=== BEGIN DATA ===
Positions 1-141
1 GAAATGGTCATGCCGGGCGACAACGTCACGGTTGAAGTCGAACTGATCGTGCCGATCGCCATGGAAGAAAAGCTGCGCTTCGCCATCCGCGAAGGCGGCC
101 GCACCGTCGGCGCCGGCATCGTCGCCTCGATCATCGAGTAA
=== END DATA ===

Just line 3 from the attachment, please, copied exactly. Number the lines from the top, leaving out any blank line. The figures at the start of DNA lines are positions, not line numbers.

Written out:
101 GCACCGTCGGCGCCGGCATCGTCGCCTCGATCATCGAGTAA